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Diabetes and dental health

Diabetes and dental health

September 25, 2017

Diabetes and dental health. You wouldn’t think they affect each other. But, they do.

Research shows there’s a strong relationship between serious periodontal disease and diabetes. 

What is periodontal disease?

Periodontal disease is a form of gum disease that affects nearly half of adults in the US. Periodontal disease is a chronic inflammation of your gums. It’s caused by the buildup of plaque and tartar on your teeth. This buildup will cause the gums to pull away from the teeth forming pockets. These pockets attract harmful bacteria and can become infected causing chronic bad breath and permanent damage such as bone, tissue and tooth loss. 

What is diabetes?

Diabetes mellitus is a disease that occurs when your body can’t properly process and manage blood glucose. Glucose is our main source of energy. We get it from the foods we eat. When we eat, our bodies produce insulin. It’s a hormone that’s made by our pancreas that helps our bodies use glucose for energy. If our bodies produce too much or not enough insulin, then glucose stays in our blood and doesn’t get properly used for energy. Nearly 10% of the US population has diabetes.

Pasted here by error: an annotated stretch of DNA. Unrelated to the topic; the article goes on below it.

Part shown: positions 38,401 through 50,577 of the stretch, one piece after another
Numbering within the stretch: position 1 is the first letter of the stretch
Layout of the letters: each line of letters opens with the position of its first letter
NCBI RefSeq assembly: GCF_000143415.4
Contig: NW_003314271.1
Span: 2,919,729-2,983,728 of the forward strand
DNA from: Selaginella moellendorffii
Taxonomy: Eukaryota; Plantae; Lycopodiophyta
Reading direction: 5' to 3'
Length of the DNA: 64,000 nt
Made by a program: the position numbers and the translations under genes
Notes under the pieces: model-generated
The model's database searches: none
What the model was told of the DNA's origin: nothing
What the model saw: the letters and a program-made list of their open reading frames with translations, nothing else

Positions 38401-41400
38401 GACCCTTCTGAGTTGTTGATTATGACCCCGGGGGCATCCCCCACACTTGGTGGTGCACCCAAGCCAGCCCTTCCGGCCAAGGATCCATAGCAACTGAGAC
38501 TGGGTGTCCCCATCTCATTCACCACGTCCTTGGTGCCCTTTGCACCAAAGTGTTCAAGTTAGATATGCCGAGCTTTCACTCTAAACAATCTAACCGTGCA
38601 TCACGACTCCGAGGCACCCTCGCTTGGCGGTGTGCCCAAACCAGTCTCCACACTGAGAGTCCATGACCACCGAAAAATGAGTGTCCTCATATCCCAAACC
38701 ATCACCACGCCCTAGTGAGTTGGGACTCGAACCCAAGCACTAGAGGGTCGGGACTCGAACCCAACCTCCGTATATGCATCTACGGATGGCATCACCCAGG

How is periodontal disease connected to diabetes?

The relationship between periodontal disease and diabetes is like a cycle. People with diabetes are more susceptible to severe gum disease. Gum disease can make it harder to control blood sugar. It’s also harder to fight gum disease, or any infection, when your blood sugar isn’t under control. And visa, versa. Its harder to control your blood sugar while your body is trying to fight an active infection. 

How can I keep my mouth healthy if I have diabetes?

Periodontal disease is preventable and reversible if caught early.

Prevent periodontal disease by remembering to:

  • Brush for two minutes, twice a day with fluoridated toothpaste
  • Floss at least once a day
  • Visit your dentist regularly

If you have diabetes, be sure to tell your dentist and stay on top of your regular dental check-ups. They’ll check for signs of gum disease and other oral health problems. Gum disease is treatable and even reversible when caught early. Diabetes can also cause dry mouth, ulcers and infections. Your dentist can help treat and prevent these conditions, too.

Don’t wait. Schedule your next appointment today.

Need a dentist?  Use our Find a Dentist tool to search for one near you.

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